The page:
Sturgis

South Dakota Gov. Kristi Noem is using COVID-19 relief funds to pay for a $5 million tourism ad campaign, despite a surge in coronavirus cases following the Sturgis motorcycle rally

  • South Dakota Gov. Kristi Noem is going to use $5 million in coronavirus relief funds on a tourism ad campaign. 

  • South Dakota experienced a spike in COVID-19 cases following last month’s Sturgis Motorcycle Rally which researchers believe might be responsible for more than 19% of all new US cases.

  • The state now ranks second in the country for new cases per capita over the last two weeks, with 439 new cases per 100,000 people, but Noem is actively still encouraging people to visit. 

  • Visit Insider’s homepage for more stories.

Related: 25K for world-famous motorcycle rally amid pandemic

In the weeks following the Sturgis Motorcycle Rally, South Dakota has emerged as a COVID-19 hotspot. 

Despite the spike in infections, the Gov. Kristi Noem decided to spend $5 million in federal coronavirus relief funds on a tourism ad campaign to actively bring outsiders to the state, according to the Associated Press. 

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Health officials in 3 states have traced new COVID-19 cases to the Sturgis motorcycle rally where hundreds of thousands of bikers gathered

Sturgis' motorcycle rally, held between August 7 and 16, was one of the largest public gatherings in the US since the coronavirus pandemic began. 

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Sturgis’ motorcycle rally, held between August 7 and 16, was one of the largest public gatherings in the US since the coronavirus pandemic began.
  • Health officials in South Dakota, Nebraska, and Minnesota have now traced multiple new COVID-19 cases back to a motorcycle rally held in Sturgis, South Dakota between August 7 and 16.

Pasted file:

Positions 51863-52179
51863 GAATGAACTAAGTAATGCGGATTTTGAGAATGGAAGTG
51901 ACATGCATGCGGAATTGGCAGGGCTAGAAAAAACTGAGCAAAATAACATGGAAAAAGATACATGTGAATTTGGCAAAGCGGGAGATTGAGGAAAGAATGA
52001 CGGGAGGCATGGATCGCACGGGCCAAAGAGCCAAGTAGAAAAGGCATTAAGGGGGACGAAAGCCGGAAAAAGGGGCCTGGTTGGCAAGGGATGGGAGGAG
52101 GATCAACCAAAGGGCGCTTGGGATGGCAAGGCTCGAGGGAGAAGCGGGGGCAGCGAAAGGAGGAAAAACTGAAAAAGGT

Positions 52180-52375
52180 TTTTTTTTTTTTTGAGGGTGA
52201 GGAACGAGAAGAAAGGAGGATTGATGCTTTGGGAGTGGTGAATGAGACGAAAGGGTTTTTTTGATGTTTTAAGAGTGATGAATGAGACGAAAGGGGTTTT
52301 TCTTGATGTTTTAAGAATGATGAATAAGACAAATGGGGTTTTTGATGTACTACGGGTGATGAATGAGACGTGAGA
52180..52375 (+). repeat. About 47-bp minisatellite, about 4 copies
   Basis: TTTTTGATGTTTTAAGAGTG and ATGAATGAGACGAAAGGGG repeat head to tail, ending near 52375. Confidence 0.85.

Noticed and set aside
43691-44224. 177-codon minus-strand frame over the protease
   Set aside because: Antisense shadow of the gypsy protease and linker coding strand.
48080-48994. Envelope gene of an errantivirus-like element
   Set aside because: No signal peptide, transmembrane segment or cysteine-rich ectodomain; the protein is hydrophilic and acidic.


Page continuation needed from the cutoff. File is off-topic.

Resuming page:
• The rally, which drew hundreds of thousands of bikers to the 6,900-person city, has been tied to 15 new coronavirus cases in Nebraska, seven in Minnesota, and multiple incidences in South Dakota, according to CNN

  • The event was one of the largest public gatherings in the US since the coronavirus pandemic began.

  • Visit Business Insider’s homepage for more stories.

Less than a week after the close of a massive 10-day motorcycle rally in Sturgis, South Dakota, health officials in the state, as well

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At Sturgis, Trump supporters look to turn bikers into voters

STURGIS, S.D. (AP) — It’s a Friday night at a crowded biker bar in South Dakota when Chris Cox, founder of Bikers for Trump, takes the stage. While many have come to the Sturgis Motorcycle Rally for some combination of riding and partying, Cox’s focus is on something else: voting.

The coronavirus pandemic may have squashed most in-person get-out-the-vote efforts across the country, but Cox’s group remains unbothered by public health recommendations. As the Trump campaign struggles to gain momentum less than 90 days from the election, Bikers for Trump has taken advantage of recent motorcycle rallies to make direct appeals to register to vote.

While the group has gained a significant online following for its bravado in providing security at some Trump 2016 rallies, it remains to be seen if it can get bikers — many from the suburbs Trump is targeting — to show up at the ballot

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Smash Mouth frontman mocks coronavirus at packed Sturgis Motorcycle Rally concert

Smash Mouth’s concert on Sunday in front of a packed crowd at Sturgis Motorcycle Rally in South Dakota drew widespread outrage.

Despite the coronavirus pandemic, thousands of bikers poured into the small city of Sturgis on Friday for the start of the annual motorcycle rally. More than 250,000 people are expected to attend the 10-day rally, making it one of the largest events to take place during the pandemic.

South Dakota has seen an uptick in coronavirus infections in recent weeks.

The band was one of the headliners at the Sturgis Buffalo Chip music festival.

Smash Mouth was one of several musical acts — including Trapt, Night Ranger, Saving Abel, Buckcherry, Reverend Horton Heat, 38 Special, Quiet Riot and Big Skillet — to play at the multi-day festival where admission to the entire event cost $360 per person, according to the Buffalo Chip website.

Videos and photos posted

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